“We have no records of any applications for redevelopment permits with either the City Planning Commission or the Department of Safety and Permits,” Rivers stated in an email.
Hurricane Katrina forced the hospital to close, and St. Margaret’s bought the five-story building in 2010 for $4.2 million, according to assessor’s records.
A 2013 lawsuit between St. Margaret’s and MCC stalled one proposed redevelopment.
The lawsuit alleged that there were plans to develop a cardiovascular hospital at the property with LSU. Those plans, however, fell through when the state pulled out and decided to focus its full resources on University Medical Center.
MCC alleged in the lawsuit that although plans with LSU fell through, they still had a partnership with St. Margaret’s to redevelop the site. St. Margaret’s alleged that when those plans were no longer on the table, MCC no longer had those obligations.
The lawsuit has since been settled, but the building remains untouched.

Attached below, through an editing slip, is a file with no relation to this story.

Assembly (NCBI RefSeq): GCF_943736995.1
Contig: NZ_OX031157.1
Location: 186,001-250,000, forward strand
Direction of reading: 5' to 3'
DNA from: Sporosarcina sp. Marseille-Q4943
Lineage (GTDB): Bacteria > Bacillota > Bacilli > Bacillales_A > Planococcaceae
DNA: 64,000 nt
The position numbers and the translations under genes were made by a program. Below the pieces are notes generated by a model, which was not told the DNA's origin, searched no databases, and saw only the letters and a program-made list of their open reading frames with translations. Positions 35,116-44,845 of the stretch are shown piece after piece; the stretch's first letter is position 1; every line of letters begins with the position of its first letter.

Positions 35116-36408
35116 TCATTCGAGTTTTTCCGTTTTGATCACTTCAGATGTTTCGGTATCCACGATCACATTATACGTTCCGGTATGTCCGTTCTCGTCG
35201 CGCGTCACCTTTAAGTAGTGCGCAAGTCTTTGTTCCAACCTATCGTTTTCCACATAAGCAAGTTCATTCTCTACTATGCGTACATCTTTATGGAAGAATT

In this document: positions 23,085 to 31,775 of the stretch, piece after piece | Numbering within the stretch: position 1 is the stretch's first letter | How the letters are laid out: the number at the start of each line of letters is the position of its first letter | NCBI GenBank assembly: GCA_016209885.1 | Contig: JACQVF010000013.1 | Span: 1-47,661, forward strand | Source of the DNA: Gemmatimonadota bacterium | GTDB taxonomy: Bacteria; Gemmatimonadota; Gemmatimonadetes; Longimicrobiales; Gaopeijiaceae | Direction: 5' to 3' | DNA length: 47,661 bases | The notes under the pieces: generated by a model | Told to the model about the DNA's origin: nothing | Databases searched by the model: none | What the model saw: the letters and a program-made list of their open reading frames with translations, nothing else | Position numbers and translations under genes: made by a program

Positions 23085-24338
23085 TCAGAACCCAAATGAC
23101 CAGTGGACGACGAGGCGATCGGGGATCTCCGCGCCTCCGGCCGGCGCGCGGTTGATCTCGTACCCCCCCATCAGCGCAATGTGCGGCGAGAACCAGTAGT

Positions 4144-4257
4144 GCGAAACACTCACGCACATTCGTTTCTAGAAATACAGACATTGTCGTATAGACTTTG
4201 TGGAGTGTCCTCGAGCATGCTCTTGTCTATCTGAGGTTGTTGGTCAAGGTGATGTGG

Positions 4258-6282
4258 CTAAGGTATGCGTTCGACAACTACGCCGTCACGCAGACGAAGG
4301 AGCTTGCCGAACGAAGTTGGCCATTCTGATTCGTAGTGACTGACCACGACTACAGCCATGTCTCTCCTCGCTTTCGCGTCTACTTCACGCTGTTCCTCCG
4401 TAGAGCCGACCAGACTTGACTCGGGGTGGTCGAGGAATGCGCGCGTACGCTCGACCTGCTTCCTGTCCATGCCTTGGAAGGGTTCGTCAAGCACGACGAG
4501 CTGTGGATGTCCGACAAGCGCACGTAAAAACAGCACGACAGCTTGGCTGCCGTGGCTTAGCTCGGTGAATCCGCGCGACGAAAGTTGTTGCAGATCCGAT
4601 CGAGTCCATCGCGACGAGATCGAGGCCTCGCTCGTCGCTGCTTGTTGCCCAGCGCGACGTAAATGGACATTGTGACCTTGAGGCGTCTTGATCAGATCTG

'A RANGE OF OPPORTUNITIES’
Rebecca Otte, environmental programs coordinator with the New Orleans Regional Planning Commission, said in an email that environmental abatement activities were completed last September.
Otte said that the RPC does not have specifics on the plans for the site’s redevelopment since that agency is limited to assisting with environmental issues.
The site sits in Council member Jay Banks’ district. Banks’ Chief of Staff, Jarvis Lewis, confirmed that no updated plans for the site have come through the office.
Banks did not respond to a request for comment.
LaToya Cantrell represented the district until she was sworn in as mayor in May. Her spokesman said Cantrell is hopeful the environmental remediation will spur some activity.